Dealing with diabetes often means dealing with numbers — blood glucose, weight, BMI (body-mass index), medication dosage. And the important number known as A1C. An A1C test measures a person’s blood sugar control over the preceding 2–3 months, and a number 6.5 percent or above is usually considered an indication of diabetes.
Recently, the American College of Physicians (ACP), the largest medical specialty organization in the United States, made news when it proposed changing the recommended A1C target guidelines. It said that people with Type 2 diabetes should aim to achieve an A1C between 7 and 8 percent instead of 6.5 to 7 percent, as previously advised. According to Jack Ende, MD president of the ACP, an analysis of the evidence determined that using medications to lower A1C below 7 percent “did not reduce deaths or macrovascular complications such as heart attack or stroke but did result in substantial harms.”
The ACP statement pointed out that if health outcomes are not improved by using drugs to lower A1C below 6.5, then, as Dr. Ende put it, decreasing drug interventions “will reduce unnecessary medication harms, burdens and costs without negatively impacting the risk of death, heart attacks, strokes, kidney failure, amputations, visual impairment, or painful neuropathy.” He added that if A1C can be lowered without drugs through exercise, diet, and weight loss, then a goal below 6.5 is appropriate. The APC statement also recommended that physicians “personalize” treatment plans for their diabetes patients based on the patient’s preferences, general health, life expectancy, and other considerations.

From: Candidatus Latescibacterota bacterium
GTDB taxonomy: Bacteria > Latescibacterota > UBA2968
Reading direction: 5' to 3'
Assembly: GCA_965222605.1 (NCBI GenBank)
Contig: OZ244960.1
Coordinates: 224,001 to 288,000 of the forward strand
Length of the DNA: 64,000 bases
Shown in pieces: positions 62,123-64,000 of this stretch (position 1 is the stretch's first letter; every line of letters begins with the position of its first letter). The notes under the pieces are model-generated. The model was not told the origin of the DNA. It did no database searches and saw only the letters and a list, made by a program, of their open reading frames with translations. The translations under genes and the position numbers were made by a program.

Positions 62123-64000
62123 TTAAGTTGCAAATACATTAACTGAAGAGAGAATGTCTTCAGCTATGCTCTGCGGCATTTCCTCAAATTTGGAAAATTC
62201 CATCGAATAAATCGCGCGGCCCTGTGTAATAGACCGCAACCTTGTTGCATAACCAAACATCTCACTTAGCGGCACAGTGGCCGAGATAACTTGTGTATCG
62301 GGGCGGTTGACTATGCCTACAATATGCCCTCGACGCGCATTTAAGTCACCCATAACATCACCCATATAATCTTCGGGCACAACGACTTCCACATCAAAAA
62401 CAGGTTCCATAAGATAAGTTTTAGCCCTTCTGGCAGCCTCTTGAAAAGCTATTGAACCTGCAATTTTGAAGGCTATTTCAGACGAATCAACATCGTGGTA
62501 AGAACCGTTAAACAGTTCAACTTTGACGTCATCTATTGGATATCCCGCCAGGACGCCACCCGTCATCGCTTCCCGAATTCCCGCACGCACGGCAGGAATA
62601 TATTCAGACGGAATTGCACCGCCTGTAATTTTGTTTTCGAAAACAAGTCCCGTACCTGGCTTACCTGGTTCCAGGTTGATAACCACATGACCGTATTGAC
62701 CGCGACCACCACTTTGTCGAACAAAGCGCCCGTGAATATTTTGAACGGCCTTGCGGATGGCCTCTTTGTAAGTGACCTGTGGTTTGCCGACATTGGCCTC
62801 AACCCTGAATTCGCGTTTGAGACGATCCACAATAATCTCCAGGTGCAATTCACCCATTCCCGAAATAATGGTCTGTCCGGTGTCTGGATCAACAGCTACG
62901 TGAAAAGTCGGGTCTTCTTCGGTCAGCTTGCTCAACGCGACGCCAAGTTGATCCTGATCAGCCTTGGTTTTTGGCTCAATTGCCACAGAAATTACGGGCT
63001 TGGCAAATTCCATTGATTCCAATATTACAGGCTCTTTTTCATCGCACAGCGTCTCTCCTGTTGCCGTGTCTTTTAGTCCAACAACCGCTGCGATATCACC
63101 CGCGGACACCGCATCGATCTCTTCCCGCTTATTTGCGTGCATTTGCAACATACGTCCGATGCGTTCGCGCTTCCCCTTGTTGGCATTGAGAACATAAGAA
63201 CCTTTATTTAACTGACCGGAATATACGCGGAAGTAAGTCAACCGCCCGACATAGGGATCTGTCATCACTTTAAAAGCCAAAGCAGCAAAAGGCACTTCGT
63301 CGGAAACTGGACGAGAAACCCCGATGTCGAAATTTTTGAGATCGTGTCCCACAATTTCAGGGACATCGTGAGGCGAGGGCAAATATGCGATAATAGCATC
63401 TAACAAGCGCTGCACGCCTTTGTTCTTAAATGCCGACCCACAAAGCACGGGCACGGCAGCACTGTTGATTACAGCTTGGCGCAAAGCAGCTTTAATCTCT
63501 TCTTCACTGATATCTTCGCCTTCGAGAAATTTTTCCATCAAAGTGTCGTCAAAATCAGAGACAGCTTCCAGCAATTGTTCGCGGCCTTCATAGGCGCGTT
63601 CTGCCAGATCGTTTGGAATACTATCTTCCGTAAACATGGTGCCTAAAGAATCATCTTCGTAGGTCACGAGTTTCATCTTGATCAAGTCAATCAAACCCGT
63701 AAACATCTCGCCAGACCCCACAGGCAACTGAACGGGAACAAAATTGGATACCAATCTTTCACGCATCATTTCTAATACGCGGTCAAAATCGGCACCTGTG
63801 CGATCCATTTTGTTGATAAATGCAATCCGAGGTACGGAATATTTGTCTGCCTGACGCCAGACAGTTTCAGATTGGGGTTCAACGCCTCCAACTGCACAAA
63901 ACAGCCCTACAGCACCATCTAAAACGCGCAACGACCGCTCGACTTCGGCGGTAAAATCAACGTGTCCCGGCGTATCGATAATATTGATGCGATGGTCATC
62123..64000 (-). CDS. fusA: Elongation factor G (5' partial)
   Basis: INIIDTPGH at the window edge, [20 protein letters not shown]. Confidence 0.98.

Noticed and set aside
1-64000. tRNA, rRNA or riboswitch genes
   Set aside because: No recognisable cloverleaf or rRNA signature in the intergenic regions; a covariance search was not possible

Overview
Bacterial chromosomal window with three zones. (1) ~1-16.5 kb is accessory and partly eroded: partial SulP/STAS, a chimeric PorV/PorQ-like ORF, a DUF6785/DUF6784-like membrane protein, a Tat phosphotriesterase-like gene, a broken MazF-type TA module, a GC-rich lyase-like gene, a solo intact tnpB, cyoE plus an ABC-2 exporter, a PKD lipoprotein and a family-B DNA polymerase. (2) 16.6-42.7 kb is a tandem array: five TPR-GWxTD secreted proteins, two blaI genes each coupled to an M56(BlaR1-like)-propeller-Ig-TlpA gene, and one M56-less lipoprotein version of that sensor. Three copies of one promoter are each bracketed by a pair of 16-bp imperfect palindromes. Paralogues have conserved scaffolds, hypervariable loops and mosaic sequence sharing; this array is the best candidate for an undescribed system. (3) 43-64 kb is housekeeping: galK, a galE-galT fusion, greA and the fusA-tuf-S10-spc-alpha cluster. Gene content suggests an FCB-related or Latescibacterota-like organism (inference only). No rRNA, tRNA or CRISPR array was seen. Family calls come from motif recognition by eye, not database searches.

The new APC guidelines were not received without some controversy, as some physicians questioned their advisability. The American Diabetes Association, for example, issued a statement stating that it was sticking to the old standard, saying that a “reasonable A1C goal for many nonpregnant adults with Type 2 diabetes is less than 7 percent.”
Want to learn more about the new A1C recommendations? See “Doctor’s Group Issues Controversial Type 2 Diabetes Guidelines: What You Need to Know,” then read “H-B-A-1-C: What It Is and Why It Matters” to learn more about the A1C test.